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#1 LeighWanstead


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Posted 25 September 2004 - 03:27 AM

Hello everyone,

I just browse the following website.

http://www.steadicam.....rdID=New York

Can anyone tell me why rate is based on 10hr a day. I thought normal working hours is 8 hours a day, five days a week. Do you have to work 10 hour full? What about lunch time and coffe break etc? Will it cover balance the rig time and prepare the rig time? I think that I can't hold 20kg for 10 hours all the time. 8 (

Just curious.

Thank you for your time to read my message and I look forward to hearing from you.

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#2 Michael Stumpf

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Posted 25 September 2004 - 10:37 AM


It's a 10 hour day from the time you are called (minue meal breaks), not how many hours you are "carrying" the rig.

If your call time is 7 am you are on the clock at 7 am no matter if you don't do a single shot until 2 pm.
If you show up at 6:30 am and start building your rig, you are doing so on your own free will and are not getting paid for it.

Also, the 10 hour day is a "guarantee" meaning:
If your call is at 7 am and you do a few shots, go to lunch and come back and they decide at 2 pm there is no more steadicam needed for the day, so they wrap you...you still get paid for the full 10 hours (which would take you to 5:30 pm including the 1/2 lunch).

Why 10 hours? Who knows? Sometimes it's 12 hours and on lower budgeted jobs, even 14 hours.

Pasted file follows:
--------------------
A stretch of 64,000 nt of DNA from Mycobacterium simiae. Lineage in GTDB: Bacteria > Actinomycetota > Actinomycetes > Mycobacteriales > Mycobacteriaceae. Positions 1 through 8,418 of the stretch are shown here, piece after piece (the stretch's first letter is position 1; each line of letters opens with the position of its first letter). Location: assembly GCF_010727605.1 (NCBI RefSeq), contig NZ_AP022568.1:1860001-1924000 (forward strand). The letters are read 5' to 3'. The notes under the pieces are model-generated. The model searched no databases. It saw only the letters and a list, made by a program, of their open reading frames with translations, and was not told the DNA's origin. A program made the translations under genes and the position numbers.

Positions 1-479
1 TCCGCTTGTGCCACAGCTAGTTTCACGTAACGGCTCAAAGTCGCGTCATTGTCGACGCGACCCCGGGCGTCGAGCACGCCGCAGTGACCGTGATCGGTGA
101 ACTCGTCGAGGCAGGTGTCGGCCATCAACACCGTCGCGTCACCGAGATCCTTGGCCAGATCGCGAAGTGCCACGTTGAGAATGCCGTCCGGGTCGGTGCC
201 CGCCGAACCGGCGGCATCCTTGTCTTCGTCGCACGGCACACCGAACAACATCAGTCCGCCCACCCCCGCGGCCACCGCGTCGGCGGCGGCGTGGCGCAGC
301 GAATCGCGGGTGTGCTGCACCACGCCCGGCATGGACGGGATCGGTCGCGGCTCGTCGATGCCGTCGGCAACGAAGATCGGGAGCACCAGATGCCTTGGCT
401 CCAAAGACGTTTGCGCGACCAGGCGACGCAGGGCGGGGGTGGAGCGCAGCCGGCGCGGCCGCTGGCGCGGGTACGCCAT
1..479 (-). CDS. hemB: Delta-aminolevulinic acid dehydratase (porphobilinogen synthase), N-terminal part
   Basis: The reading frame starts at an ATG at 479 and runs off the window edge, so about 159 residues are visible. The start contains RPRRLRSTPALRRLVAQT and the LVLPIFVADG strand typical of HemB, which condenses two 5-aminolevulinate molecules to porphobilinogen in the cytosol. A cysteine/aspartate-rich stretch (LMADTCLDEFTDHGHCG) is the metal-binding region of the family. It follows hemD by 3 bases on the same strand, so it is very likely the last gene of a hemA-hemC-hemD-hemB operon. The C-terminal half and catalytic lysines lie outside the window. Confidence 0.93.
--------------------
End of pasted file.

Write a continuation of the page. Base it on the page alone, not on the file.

But really, what that works out to is 8 hours of straight time and 2 hours of 1.5X
Sometimes people misconstrue the rate.

For example, if you given a rate of $825 for 10.

You are NOT making $82.50 an hour. Double time is NOT $165 per hour.
Your rate would be:
$75 per hour for the first 8 hours = $600
$112.5 per hour for hours 9 and 10 = $225

That totals the $825 for 10

By U.S. law any employer MUST give an employee a minimum of 1/2 hour meal break after 6 hours of work. (you are OFF the clock then).
Also by law, which never happens for us, an employer must give an employee a 15 minute "break" after 4 hours of work.

So don't be worried about holding the weight for 10 hours a day.
Rarely, if ever will you actually be WEARING the rig for that long.
I've had days were nearly every shot was Steadicam, but after each take you set it down, and after each scene there is usually a decent amount of time as well.
Sure there will be days were you get beat to all hell, but there will also be days were you show up and don't even work at all. You still get paid!

Hope that helps.
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#3 LeighWanstead


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Posted 25 September 2004 - 02:08 PM

Dear Michael,

Thank you very much.

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